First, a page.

In a large, shallow salad bowl, combine the roasted figs and butter beans. Crumble in a block of feta cheese and a small handful each of chopped fresh mint and flat leaf parsley.

And that’s it. Eat just warm or at room temperature. It’s like a ray of sunshine from the middle east cutting through a British autumn mist.

September 24, 2012

Last night’s dinner: Vegetable tagine

I wish our photograph did this dinner justice. (My excuse: steam rising into the camera and not being sure whether I was focusing on the plate of food or the mortar of fiery chilli sauce.) Oh well.

But in many ways the half-thought-through snap reflects the nature of this day’s eating. I didn’t get to the shop and didn’t know what we were going to eat until late in the day. Dinner, it seemed, was going to be a ramshackle affair.

And so, indecision produced this, a tagine – made, as it happens, in a big old tagine cooking pot, from which of course the recipe gets its name. We do sometimes cook a ‘tagine’ in a normal saucepan but there’s something rather nice about the way a tagine cooks the food inside it – all that steam rolling around in there to produce a dish that softens up to the point of falling apart in no time at all. Something happens with the flavours. I’m not sure how it happens but I like it.

In any case, this was cobbled together so quickly: a rummage around the kitchen cupboard and fridge produced an onion, a piece of marrow and a courgette, some peppers, a carrot, a potato, a couple of tomatoes, a tin of chickpeas… you get the idea: all the stuff we hadn’t quite made use of but nothing that shouted “use me, base your meal around me”. Hence: a stew. A north African stew, perhaps, but a stew nonetheless.

Special ingredients? Well, I also discovered some dried apricots and some toasted almonds. Perfect. And, literally, everything got chopped and put into the bowl of the tagine with a few teaspoons of ground cumin and cinnamon, plus a little vegetable stock. It was then cooked until the vegetables were soft and served with some cous cous and that fiery chilli sauce (a few chillis, a clove of garlic and a little olive oil bashed up in that there mortar).

As summer turns to autumn, a stew like this, using up the end of the season’s veg, is really rather delightful. Not bad for a ramshackle affair.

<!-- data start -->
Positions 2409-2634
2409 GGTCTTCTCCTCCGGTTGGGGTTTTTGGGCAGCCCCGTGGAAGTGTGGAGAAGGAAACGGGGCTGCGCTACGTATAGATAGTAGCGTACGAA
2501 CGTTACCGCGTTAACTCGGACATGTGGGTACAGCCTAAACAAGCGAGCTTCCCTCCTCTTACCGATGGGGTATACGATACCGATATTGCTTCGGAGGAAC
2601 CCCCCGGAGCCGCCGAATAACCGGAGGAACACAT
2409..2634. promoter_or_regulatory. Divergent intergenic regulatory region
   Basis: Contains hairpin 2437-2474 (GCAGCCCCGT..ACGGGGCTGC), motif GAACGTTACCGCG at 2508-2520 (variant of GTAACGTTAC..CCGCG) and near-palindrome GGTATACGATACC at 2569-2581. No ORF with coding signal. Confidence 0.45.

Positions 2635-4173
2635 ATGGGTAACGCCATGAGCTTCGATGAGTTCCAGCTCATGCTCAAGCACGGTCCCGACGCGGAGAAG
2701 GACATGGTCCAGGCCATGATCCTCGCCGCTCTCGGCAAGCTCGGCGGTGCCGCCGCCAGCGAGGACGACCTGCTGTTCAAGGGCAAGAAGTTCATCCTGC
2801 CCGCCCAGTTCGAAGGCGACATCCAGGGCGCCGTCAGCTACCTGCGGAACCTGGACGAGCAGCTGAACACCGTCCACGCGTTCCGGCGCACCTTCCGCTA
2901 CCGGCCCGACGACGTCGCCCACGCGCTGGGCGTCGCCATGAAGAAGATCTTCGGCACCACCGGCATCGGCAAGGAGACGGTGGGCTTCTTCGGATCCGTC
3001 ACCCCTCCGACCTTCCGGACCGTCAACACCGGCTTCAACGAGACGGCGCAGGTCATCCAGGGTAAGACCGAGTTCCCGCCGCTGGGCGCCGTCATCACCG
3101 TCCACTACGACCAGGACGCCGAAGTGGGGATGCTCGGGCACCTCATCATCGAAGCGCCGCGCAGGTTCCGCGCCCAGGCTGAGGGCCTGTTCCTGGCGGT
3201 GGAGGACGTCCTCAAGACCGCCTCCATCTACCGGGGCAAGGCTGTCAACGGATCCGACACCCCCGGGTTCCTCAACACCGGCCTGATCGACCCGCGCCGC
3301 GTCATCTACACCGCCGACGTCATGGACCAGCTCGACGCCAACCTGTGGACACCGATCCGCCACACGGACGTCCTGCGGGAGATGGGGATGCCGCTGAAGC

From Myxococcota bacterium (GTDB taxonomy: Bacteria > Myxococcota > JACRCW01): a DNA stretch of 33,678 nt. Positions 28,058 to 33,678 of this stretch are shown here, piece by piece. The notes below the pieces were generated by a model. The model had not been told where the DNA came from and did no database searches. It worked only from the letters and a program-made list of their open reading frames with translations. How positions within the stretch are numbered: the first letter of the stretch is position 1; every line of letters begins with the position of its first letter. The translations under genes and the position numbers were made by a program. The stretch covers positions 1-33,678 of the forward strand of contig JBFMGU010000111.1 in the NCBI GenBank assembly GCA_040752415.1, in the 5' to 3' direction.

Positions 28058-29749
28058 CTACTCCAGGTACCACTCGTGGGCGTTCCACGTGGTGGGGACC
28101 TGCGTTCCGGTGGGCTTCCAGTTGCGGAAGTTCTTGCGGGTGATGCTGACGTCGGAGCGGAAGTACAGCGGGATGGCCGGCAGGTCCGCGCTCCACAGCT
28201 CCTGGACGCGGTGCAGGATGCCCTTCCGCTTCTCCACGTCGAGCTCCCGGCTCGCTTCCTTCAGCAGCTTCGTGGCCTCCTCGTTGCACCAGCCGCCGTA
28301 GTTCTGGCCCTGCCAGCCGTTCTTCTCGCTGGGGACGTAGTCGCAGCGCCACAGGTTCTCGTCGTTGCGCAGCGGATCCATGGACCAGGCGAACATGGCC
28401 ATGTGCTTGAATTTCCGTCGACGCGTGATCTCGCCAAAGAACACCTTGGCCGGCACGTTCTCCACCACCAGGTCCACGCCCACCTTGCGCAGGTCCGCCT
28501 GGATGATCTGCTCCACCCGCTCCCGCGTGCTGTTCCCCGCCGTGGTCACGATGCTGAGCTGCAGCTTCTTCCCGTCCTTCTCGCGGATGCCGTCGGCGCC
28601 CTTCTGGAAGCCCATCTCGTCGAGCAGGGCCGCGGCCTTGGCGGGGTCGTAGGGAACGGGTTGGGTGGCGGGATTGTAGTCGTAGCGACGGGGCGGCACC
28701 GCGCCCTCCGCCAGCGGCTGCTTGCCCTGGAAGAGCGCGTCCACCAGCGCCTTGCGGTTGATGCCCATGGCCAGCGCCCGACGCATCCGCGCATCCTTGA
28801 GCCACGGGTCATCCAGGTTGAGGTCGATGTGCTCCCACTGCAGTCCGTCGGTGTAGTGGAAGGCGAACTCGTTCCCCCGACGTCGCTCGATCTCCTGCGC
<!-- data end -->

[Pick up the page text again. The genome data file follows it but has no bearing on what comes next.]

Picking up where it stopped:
August 31, 2011

Recipe: Bill Granger’s flatbread with red onion and chard

We have got some chard in the kitchen at the moment so will probably be tempted to make this light supper. The prospect of making your own flatbread is always rather exciting and, given that it doesn’t need to rise very much (although it does use yeast and need to prove), it’s rather more fail-safe than proper, full-on, up-to-the-elbows-in-flour bread making.

I haven’t kept up to date with the style of food Australian chef and restaurateur Bill Granger makes. I interviewed him once, by email, and he sent back a well-written, considered and quite passionate response to the questions, so he’s remained in ETP’s ‘good books’ since. But back then his big thing was luscious Aussie-American breakfasts at his waterfront cafe – this recipe is distinctly more European.

The recipe is from the Independent, here.

May 6, 2011

Last Night’s Dinner: Ful with hummous

Monday 2 May

Ful is the Egyptian dish of crushed broad (fava) beans with cumin and garlic. It’s often eaten at breakfast but actually enjoyed at any time of the day. The version Ella made was again inspired by Yotam Ottolenghi’s book Plenty (see previous post). He warns that it might not look like much but is actually rather filling. And so it should be – a big pile of herby broad beans on a bed of warm, homemade hummous and and an egg on top. That’s one big plate of protein and a rich mix too. There’s something about beans, olive oil and herbs that is heartening – ETP’s butter beans and feta recipe does a similar trick to this. Good old Ottolenghi.

Recipe? There’s a wealth of them for Ful out there, but try this one here and adapt to your liking.

March 6, 2011

Recipe: Pearl Barley Tabouleh with Marinated Feta

We love the weekend recipes from Yotam Ottolenghi in the Guardian. This week it’s Pearl Barley Tabouleh with Marinated Feta. Pearl barley seems to be making a comeback these days. I’ve had it in a mushroom and celeriac stew at Canteen in Spitalfields Market. It’s a great substitute for Arborio rice in a risotto too. The thought of a tabouleh always makes me happy, so we must try Ottolenghi’s spin on it.

Recipe: Pearl Barley Tabouleh with Marinated Feta